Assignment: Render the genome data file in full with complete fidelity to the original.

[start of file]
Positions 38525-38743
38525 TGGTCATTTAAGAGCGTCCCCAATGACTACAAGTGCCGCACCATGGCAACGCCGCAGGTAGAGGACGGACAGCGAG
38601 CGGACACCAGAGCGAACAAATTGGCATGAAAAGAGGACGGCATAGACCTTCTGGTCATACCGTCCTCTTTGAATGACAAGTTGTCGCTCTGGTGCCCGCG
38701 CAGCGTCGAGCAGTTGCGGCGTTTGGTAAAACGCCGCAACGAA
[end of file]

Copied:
Positions 38525-38743
38525 TGGTCATTTAAGAGCGTCCCCAATGACTACAAGTGCCGCACCATGGCAACGCCGCAGGTAGAGGACGGACAGCGAG
38601 CGGACACCAGAGCGAACAAATTGGCATGAAAAGAGGACGGCATAGACCTTCTGGTCATACCGTCCTCTTTGAATGACAAGTTGTCGCTCTGGTGCCCGCG
38701 CAGCGTCGAGCAGTTGCGGCGTTTGGTAAAACGCCGCAACGAA